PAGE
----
Since 1984, the American Diabetes Association has challenged the notion that people with diabetes should be faced with undue restriction on their goal to gain or maintain employment. In fact, the Americans with Disabilities act requires that employers make “reasonable accommodations” to ensure that support is provided to enter or remain a part of the workforce. For diabetics suffering from hypoglycemia, it helps to have the assistance of a vocational rehabilitation counselor to assist employers with the process of providing reasonable accommodations and employees in gaining the skills necessary to be a qualified employee.
What is a Reasonable Accommodation
The Americans with Disabilities Act essentially considers any modification, to a job or work environment, that enables a qualified applicant or employee with a disability to participate in the application process or to perform essential job functions to be a reasonable accommodation. It is within this paradigm that vocational rehabilitation works to ensure that either those who are seeking work can find it, or those currently employed are able to remain so. If you require the services of vocational rehabilitation and hypoglycemia has created vision problems, an easy accommodation might be the substitution of a regular computer for one that is geared to the visually impaired; which might only consist of a magnifying screen.
What is Vocational Rehabilitation?
Federal law mandates that all states have a vocational rehabilitation program. Both federal and State governments work in conjunction with each other to fund vocational rehabilitation (VR) programs.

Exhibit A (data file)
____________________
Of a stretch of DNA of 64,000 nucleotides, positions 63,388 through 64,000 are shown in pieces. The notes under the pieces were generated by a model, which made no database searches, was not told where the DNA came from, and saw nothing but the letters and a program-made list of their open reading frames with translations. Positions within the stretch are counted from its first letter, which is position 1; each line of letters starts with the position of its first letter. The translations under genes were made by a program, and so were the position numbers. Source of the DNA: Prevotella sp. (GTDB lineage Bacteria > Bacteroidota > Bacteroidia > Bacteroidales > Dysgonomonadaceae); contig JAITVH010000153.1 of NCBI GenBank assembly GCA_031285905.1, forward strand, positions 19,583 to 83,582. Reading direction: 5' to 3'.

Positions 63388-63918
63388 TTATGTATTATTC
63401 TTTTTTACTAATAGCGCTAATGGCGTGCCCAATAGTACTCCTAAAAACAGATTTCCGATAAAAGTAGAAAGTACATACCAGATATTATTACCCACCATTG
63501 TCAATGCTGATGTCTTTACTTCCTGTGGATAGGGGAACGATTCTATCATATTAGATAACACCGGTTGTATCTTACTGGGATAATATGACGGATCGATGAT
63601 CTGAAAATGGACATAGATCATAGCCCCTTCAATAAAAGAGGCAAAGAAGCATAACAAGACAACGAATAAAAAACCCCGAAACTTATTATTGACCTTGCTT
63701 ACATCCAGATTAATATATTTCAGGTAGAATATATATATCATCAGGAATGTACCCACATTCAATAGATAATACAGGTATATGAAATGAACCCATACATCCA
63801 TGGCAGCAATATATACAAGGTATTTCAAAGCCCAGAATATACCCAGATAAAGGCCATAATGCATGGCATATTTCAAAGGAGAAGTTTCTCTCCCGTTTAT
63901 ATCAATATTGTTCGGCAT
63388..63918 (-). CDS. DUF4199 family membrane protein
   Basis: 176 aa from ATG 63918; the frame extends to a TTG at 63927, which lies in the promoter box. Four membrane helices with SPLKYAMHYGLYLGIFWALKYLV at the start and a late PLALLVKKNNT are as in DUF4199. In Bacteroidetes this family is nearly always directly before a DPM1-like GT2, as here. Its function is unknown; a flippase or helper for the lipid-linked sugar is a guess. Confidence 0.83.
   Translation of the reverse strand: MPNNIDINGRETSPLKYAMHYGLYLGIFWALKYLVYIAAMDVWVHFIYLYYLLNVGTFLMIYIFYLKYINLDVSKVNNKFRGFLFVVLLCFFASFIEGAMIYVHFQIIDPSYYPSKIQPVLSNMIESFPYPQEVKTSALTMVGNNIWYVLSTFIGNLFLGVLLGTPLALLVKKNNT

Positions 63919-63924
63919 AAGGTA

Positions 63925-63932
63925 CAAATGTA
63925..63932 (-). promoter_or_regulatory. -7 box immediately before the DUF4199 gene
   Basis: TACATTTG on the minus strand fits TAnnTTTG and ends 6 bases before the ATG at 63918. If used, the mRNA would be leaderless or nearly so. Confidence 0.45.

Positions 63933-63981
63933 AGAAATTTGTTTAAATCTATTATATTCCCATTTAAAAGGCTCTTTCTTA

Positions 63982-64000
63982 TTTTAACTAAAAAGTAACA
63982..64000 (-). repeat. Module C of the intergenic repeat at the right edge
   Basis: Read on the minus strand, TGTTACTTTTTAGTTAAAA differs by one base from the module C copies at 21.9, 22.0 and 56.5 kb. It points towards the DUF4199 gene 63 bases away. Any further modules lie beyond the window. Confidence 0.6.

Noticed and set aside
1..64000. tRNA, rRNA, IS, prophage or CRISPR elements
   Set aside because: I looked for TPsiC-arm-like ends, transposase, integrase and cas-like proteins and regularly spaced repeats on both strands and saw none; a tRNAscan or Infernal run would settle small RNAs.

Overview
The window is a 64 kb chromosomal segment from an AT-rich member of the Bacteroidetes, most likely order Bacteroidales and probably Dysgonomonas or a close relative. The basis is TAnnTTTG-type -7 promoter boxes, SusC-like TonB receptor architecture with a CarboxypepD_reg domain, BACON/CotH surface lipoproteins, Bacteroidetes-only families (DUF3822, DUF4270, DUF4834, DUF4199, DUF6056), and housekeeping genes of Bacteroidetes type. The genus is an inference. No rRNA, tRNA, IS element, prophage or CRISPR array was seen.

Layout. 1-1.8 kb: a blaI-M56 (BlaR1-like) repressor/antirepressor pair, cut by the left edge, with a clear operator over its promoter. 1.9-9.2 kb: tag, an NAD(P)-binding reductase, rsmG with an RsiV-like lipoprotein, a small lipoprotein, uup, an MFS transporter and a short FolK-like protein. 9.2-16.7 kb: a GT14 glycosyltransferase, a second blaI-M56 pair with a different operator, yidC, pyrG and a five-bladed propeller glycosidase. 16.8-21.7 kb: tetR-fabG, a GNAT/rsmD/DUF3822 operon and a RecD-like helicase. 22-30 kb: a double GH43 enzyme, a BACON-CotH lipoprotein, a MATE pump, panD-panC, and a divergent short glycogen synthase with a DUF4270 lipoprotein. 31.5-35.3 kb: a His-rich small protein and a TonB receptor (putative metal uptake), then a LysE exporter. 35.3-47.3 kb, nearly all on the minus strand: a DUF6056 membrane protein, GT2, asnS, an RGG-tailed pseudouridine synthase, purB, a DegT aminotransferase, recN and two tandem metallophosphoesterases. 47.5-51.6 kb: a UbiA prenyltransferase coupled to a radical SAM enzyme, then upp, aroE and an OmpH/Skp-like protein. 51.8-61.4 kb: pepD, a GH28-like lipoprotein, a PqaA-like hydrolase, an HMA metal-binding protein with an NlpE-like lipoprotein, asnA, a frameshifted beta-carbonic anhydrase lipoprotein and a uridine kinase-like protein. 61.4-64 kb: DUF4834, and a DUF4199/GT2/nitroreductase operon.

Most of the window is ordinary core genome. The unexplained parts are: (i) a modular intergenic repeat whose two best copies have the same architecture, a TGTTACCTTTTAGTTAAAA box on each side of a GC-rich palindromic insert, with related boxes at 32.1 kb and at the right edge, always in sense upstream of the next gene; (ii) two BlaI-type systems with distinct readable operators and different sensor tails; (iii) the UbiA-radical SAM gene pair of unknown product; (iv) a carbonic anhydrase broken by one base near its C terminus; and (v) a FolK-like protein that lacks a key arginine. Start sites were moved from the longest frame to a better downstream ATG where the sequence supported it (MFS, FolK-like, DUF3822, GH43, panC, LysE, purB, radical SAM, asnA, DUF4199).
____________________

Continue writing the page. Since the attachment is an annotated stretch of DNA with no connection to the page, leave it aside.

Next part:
To help you achieve your employment goals, VR may provide services such as medical and psychological examinations, including evaluations from specialists. The agents may evaluate your interests, skills, and abilities and if needed, referrals to other services are provided at no cost.
The agency assists people with disabilities to find and maintain employment. To achieve this goal, VR provides a variety of services that help clients market and use their abilities and skills to find work. Vocational rehabilitation includes work evaluation, job retraining and educational expenses.
There is no automatic eligibility, each agency has an application process that has several stages that begins at intake and terminates about ninety days after employment is gained or accommodation is made to maintain employment (case can be reopened if necessary).
How Can Vocational Rehabilitation Assist the Hypoglycemic in Gaining Employment?
Hypoglycemia can become a serious medical condition very quickly if left untreated, but treatment is very simple. Possible accommodations for the hypoglycemic might include more frequent breaks to consume meals and snacks or test blood glucose levels, education sessions for coworkers on how to treat the condition and when to call for medical assistance or emergency packs containing glucose tablets and gel and sugary beverages kept at hand in the workplace.
While most people with diabetes receive training from their medical team to recognize the warning signals of hypoglycemia and take the necessary action to normalize glucose levels there is no guarantee that complications will not arise.
Employers cannot simply assume that because a prospective or current employee is hypoglycemic or requires the intake of insulin that they are a risk. Each person needs to be evaluated for a position based on the job itself and the skill-set and abilities that an employee brings to the job.
It is possible for free or low cost accommodations to be made to the work environment that will assist the hypoglycemic to be a productive member of the workforce.
U.S. EEOC Notice Concerning The Americans with Disabilities Act, 2008 Amendments https://www.eeoc.gov/laws/statutes/adaaa_notice.cfm
Division of Vocational Rehabilitation Florida https://www.rehabworks.org/index.cfm?fuseaction=Main.Main
Think Beyond the Label Field Guide to Evolving Your Workforce https://www.thinkbeyondthelabel.com/resources/pdf/The_Field_Guide_To_Evolving_Your_Workforce.pdf
This post is part of the series: Living Beyond the Label: Diabetes FAQ’s
Being diagnosed with Diabetes can alter how you see yourself and the world. There are many more questions than answers and rarely will you be prepared with all the right questions to ask your primary physician. Find answers to your questions, and ask some more.